Still need convincing that cyberinsurance (computer loss insurance, data breach insurance, whatever) is a bad idea?
Talk to National Bank of Blacksburg.
Executives had had the foresight to purchase insurance, actually a rider, against computer and electronic crime. The bank had two breaches, one in 2016, and one again the following year, for a total loss of 2.4 million dollars.
The insurer, Everest National Insurance Co., offered $50,000 as settlement.
The insurer claims that the loss was a debit card loss, even though malware was installed on a bank server via a phishing attack. ATMs and cards were used, but only a lawyer could make that kind of claim. That's why insurance companies employ lots of lawyers.
If you read the details of the article, it sounds very likely that the insurer will win and the bank will lose. I'm unsurprised: this kind of weaseling by insurance companies is exactly the type of thing I've been thinking in regard to cyberinsurance since I first heard of the idea thirty years ago.
We've mentioned insurance in a variety of other contexts here in the "community": vendors using "cheap" insurance as a come-on, vendor liability, detailed risk analysis, professional liability (we actually did that twice), insurance for chapters, and even whether we can insure ourselves against GDPR fines.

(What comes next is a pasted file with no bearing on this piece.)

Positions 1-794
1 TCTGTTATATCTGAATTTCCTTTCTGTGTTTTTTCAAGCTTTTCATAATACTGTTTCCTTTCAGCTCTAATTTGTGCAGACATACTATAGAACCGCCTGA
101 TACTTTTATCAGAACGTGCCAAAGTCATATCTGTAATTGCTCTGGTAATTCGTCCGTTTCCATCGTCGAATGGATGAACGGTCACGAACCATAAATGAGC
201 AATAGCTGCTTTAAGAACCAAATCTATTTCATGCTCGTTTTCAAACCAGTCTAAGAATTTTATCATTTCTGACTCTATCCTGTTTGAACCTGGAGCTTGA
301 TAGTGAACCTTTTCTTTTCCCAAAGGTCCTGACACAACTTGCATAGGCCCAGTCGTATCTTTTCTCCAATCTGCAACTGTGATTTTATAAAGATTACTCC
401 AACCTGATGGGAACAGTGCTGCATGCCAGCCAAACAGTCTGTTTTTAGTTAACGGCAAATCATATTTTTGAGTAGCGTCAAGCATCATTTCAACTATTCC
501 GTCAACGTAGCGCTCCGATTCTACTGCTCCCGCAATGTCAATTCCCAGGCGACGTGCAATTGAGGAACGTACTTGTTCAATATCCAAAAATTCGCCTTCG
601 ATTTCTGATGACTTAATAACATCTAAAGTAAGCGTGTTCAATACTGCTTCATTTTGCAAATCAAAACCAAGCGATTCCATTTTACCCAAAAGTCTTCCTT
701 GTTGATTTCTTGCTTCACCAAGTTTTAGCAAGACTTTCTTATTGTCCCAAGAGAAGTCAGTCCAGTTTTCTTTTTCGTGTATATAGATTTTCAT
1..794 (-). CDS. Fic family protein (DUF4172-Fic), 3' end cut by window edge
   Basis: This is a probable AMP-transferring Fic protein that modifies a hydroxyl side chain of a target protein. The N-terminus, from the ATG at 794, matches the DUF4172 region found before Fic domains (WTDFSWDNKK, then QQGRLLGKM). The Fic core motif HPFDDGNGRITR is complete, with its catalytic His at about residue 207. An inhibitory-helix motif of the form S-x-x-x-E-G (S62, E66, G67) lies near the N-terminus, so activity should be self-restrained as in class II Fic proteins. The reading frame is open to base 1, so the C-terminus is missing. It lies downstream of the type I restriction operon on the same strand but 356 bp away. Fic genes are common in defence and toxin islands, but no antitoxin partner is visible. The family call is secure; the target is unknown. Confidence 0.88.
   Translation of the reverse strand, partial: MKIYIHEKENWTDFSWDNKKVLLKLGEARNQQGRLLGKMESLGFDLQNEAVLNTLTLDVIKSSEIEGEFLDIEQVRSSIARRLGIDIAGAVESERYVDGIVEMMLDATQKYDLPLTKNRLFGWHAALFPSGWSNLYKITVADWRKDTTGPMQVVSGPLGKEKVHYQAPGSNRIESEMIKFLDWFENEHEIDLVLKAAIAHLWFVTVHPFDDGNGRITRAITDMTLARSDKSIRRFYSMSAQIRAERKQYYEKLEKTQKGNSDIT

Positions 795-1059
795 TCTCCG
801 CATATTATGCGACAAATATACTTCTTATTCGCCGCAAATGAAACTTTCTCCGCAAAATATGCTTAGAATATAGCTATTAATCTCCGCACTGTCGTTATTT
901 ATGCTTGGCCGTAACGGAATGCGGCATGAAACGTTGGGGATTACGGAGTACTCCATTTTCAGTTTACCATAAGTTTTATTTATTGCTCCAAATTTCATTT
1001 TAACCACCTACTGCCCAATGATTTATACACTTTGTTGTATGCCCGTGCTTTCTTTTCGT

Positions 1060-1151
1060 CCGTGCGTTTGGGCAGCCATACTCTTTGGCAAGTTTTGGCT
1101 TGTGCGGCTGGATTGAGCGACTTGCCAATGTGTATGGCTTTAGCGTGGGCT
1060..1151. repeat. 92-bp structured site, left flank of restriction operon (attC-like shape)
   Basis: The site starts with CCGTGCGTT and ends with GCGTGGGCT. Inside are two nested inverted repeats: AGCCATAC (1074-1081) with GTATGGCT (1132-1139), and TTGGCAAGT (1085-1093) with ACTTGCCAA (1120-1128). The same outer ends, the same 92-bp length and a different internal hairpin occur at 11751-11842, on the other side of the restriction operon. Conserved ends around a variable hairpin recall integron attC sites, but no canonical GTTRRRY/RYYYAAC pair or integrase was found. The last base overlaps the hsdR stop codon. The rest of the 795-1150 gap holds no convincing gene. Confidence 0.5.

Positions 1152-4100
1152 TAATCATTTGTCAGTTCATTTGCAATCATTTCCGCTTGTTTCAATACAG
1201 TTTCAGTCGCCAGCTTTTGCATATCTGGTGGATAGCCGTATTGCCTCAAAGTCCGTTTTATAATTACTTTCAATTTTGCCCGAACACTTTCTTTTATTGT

I've had the full lifecycle of 3 different businesses. 2 in IT and one related to my hobby-a fly fishing store. After establishing an LLC for each (U.S.A. corp entity per U.S. Tax code), I purchased a liability insurance package next. I wouldn't dream of taking the first step without having those in place. I also added a $5M umbrella package on my home in case a lawsuit was ever generated at my company and the lawyers tried to go after me personally. My one IT company was sued once and I won the case.
If I started a cyber consulting company I would have a policy and I would read it cover to cover to make sure the insurance company could not weasel out of their responsibility.
Me and my lawyer!
Ah, but would you *understand* it all? All the traps that they could use to weasesl
out of paying? Last time I went through my tenant's insurance in detail, there
were sections that even the adjuster didn't understand ...
An update on Cyber Insurance: Should organisation's invest in Cyber Insurance and/or Cyber Liability?
Yet another excuse insurance companies have found to avoid paying claims: act of war.
Most insurance policies have standard boilerplate stating that they don't have to pay if the loss results from an act of war. So, when Zurich American Insurance Company received a claim from client Mondelez for a NotPetya infection, Zurich American (after making an initial payment) took the position that, since experts have said NotPetya came from Russia as an attack on the Ukraine, it was an act of war, and they don't have to pay out.
This is all before the courts, now, and it'll be interesting to see how it plays out. An awful lot of malware now has "state actor" involvement, so this may make a huge difference to cyberinsurance claims ...